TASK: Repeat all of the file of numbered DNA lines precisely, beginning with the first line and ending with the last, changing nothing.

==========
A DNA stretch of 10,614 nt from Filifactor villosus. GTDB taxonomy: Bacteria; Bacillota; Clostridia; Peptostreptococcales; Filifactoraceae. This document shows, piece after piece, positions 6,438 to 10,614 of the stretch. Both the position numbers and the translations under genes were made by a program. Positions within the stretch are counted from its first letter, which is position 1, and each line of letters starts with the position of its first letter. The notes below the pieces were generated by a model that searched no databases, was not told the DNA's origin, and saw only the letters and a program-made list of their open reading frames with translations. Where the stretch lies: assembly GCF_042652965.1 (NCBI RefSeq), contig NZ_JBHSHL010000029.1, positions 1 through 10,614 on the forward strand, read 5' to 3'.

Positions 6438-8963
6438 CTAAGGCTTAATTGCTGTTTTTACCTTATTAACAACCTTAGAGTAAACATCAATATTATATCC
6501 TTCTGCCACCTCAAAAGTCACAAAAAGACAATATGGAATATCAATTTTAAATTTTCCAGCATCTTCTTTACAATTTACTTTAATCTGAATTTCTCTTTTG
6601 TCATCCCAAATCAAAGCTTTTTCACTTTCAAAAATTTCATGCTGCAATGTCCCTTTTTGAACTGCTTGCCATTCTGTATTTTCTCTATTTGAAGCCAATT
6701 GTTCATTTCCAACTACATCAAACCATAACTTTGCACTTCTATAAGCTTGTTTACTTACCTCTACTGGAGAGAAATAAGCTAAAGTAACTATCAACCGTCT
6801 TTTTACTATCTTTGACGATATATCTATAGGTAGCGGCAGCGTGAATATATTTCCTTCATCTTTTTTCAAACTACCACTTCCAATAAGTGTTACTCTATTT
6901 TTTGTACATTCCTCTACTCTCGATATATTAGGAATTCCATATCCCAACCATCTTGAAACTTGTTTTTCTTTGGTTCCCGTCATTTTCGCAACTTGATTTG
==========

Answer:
A DNA stretch of 10,614 nt from Filifactor villosus. GTDB taxonomy: Bacteria; Bacillota; Clostridia; Peptostreptococcales; Filifactoraceae. This document shows, piece after piece, positions 6,438 to 10,614 of the stretch. Both the position numbers and the translations under genes were made by a program. Positions within the stretch are counted from its first letter, which is position 1, and each line of letters starts with the position of its first letter. The notes below the pieces were generated by a model that searched no databases, was not told the DNA's origin, and saw only the letters and a program-made list of their open reading frames with translations. Where the stretch lies: assembly GCF_042652965.1 (NCBI RefSeq), contig NZ_JBHSHL010000029.1, positions 1 through 10,614 on the forward strand, read 5' to 3'.

Positions 6438-8963
6438 CTAAGGCTTAATTGCTGTTTTTACCTTATTAACAACCTTAGAGTAAACATCAATATTATATCC
6501 TTCTGCCACCTCAAAAGTCACAAAAAGACAATATGGAATATCAATTTTAAATTTTCCAGCATCTTCTTTACAATTTACTTTAATCTGAATTTCTCTTTTG
6601 TCATCCCAAATCAAAGCTTTTTCACTTTCAAAAATTTCATGCTGCAATGTCCCTTTTTGAACTGCTTGCCATTCTGTATTTTCTCTATTTGAAGCCAATT
6701 GTTCATTTCCAACTACATCAAACCATAACTTTGCACTTCTATAAGCTTGTTTACTTACCTCTACTGGAGAGAAATAAGCTAAAGTAACTATCAACCGTCT
6801 TTTTACTATCTTTGACGATATATCTATAGGTAGCGGCAGCGTGAATATATTTCCTTCATCTTTTTTCAAACTACCACTTCCAATAAGTGTTACTCTATTT
6901 TTTGTACATTCCTCTACTCTCGATATATTAGGAATTCCATATCCCAACCATCTTGAAACTTGTTTTTCTTTGGTTCCCGTCATTTTCGCAACTTGATTTG